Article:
About Cora

Cora Reynolds, MSN, RN, ANP-BC

Cora Reynolds has been a nurse practitioner since 2013. She graduated from UCSF, one of the best NP schools in the country, with a master’s degree in nursing, specializing in the care of adults. Most of her training, including a primary care / internal medicine residency, was done at the San Francisco VA Medical Center, where her patients were almost exclusively men. She is board certified by the American Nurses Credentialing Center (ANCC) and licensed in multiple states.

Cora has spent most of her career working as a primary care provider, treating acute illnesses as well as chronic conditions, including diabetes, hypertension, cardiovascular disease, COPD, obesity, kidney disease, depression, substance use disorders, and hepatitis C. She also has expertise in palliative care, pain management, and hospice care.

Cora also has extensive training in functional medicine and holistic nutrition. If you’re interested in a more holistic approach, she’ll be happy to work with you on diet and other lifestyle factors to help you feel your best and raise your testosterone levels naturally.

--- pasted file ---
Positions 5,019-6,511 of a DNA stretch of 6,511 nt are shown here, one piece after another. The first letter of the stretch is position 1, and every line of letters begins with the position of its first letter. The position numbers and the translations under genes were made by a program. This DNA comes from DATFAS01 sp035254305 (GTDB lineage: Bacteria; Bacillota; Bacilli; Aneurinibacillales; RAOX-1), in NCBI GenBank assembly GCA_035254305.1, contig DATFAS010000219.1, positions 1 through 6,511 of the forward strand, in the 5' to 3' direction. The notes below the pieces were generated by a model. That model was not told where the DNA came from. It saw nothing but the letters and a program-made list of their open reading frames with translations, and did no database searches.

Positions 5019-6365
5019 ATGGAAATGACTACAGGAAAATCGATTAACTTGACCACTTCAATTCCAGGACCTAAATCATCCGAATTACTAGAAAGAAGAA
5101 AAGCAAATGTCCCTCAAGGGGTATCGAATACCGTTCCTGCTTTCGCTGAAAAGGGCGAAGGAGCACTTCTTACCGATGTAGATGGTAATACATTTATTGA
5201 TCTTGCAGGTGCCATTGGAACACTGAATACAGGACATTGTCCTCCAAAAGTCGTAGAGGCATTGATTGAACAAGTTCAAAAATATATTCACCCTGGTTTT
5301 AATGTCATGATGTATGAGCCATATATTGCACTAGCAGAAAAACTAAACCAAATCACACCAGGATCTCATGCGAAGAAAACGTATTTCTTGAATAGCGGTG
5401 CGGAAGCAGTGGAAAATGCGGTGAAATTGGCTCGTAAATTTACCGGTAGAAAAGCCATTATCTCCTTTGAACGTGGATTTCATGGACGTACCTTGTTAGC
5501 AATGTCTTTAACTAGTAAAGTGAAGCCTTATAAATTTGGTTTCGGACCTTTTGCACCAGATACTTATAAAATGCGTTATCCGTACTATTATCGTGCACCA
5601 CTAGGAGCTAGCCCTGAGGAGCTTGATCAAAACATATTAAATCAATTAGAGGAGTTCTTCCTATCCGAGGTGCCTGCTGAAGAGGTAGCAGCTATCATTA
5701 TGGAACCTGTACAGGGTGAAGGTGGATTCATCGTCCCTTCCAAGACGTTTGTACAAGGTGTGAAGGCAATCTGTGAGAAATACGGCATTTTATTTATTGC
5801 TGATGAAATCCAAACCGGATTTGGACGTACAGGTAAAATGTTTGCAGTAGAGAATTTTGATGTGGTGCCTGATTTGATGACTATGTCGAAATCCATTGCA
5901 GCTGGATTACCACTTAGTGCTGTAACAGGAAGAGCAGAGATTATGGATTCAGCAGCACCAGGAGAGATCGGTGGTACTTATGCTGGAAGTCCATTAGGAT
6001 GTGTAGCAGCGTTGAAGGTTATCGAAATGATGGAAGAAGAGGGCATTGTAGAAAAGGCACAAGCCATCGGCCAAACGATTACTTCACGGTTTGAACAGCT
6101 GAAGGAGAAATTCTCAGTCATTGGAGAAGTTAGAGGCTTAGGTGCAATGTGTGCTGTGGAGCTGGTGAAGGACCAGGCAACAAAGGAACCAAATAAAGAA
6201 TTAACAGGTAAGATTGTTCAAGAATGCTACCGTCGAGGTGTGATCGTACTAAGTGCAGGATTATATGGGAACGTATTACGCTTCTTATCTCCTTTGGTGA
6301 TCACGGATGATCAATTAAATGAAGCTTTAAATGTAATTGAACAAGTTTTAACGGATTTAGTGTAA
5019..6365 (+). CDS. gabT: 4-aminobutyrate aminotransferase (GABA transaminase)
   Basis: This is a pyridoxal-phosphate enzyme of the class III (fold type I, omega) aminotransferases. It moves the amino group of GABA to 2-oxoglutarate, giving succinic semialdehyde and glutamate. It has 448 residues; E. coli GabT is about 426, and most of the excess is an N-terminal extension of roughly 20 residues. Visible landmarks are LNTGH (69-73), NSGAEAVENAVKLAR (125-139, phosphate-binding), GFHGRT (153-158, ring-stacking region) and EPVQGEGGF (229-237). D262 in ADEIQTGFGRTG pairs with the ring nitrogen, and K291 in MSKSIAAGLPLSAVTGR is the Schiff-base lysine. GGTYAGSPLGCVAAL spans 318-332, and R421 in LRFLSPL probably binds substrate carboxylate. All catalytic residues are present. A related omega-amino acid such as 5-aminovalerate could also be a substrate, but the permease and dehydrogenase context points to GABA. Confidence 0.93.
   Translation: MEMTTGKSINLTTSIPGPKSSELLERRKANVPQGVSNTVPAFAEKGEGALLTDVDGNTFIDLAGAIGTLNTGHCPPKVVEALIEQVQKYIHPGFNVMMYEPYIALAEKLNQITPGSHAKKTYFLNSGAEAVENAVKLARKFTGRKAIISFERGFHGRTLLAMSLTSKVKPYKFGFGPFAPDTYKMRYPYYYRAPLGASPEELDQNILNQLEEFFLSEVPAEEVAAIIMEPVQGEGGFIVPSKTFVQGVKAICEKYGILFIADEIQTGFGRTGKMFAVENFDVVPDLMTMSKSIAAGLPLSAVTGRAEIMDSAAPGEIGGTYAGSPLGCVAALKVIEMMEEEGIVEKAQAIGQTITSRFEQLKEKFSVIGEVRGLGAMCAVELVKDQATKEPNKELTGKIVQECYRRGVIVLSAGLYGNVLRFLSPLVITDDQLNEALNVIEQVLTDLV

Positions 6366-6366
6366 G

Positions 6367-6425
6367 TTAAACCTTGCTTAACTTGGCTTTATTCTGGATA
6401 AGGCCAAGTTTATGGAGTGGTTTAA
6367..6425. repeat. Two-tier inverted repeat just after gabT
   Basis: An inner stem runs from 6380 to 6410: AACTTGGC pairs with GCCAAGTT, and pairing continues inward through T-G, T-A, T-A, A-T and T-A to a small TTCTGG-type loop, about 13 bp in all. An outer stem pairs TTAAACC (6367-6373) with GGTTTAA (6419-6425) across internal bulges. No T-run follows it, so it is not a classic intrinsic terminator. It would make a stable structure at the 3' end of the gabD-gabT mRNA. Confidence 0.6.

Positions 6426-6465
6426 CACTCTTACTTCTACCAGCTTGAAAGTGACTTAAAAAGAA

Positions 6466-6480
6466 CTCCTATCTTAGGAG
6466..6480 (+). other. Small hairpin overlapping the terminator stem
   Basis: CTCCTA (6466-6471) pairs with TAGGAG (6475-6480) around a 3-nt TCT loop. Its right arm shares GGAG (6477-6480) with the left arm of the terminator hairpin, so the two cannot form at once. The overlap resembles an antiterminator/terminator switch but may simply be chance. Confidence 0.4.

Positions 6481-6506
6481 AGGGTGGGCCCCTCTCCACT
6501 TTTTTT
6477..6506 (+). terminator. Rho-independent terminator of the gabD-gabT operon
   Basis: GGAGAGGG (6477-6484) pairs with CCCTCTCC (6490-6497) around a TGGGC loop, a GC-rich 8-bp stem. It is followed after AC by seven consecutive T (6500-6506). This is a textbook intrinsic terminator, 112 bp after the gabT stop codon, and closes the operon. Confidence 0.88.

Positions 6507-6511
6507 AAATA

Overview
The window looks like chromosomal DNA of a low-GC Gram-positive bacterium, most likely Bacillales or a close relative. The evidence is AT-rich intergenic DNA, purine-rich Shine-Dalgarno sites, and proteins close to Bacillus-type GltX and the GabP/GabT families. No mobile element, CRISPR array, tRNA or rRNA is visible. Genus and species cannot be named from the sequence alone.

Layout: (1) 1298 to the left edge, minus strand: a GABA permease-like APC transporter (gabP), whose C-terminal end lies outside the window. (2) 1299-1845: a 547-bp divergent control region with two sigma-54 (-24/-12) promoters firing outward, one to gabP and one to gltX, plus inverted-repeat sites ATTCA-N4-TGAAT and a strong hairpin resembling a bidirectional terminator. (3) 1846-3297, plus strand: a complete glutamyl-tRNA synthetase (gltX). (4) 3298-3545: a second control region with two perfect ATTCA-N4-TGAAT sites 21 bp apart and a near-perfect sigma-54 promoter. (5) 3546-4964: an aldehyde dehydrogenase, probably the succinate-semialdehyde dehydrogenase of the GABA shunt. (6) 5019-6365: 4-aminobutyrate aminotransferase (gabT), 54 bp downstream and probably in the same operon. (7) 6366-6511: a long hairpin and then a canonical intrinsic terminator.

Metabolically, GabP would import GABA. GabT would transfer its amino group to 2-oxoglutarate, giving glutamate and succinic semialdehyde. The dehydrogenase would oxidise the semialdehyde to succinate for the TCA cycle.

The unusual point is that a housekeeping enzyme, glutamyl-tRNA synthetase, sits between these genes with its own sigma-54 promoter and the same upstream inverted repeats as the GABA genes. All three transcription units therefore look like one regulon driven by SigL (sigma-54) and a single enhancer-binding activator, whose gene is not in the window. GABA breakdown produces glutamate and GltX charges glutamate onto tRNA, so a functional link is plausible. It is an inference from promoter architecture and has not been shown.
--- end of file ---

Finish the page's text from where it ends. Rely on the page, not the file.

My Story

I’ve been a full-time NP for almost 10 years and have treated thousands of patients. As a primary care provider, many men have come to me asking me to check their testosterone levels. “Do you think I could have low testosterone, and that could explain how bad I feel?” they’d ask. My answer, until recently, was “possibly, but probably not.” I’d go ahead and check their testosterone levels anyway, but typically, they would be in the normal range, “according to the guidelines.” I’d tell them, “Nope, your testosterone level is normal! So it’s not that.” 


Little did I know that the “guidelines” for a normal testosterone level were essentially made up without much evidence, and based on the average testosterone levels of our generally unhealthy population. I didn’t know that American men in the 1940s had average testosterone levels nearly twice as high as those of American men today. Or that men’s average testosterone levels had been declining by 1% per year since 1987 (even when adjusted for age). I wonder now, if I had treated some of those patients of mine with testosterone therapy, would they have been able to lose weight? Would their heart and vascular function have improved? Would their depression have cleared? Sadly, I think the answer is probably “yes.” Unfortunately, this is usually not done in traditional primary care.


Through my own research, I found out about the devastating effects of hypogonadism (low testosterone), what men’s testosterone levels should really be, and about the benefits of testosterone replacement therapy. What I learned inspired me to start this practice.

It’s sad that low testosterone is such an underdiagnosed, misunderstood problem that could be so easily fixed. I’m happy that I get to help men feel better and more like themselves.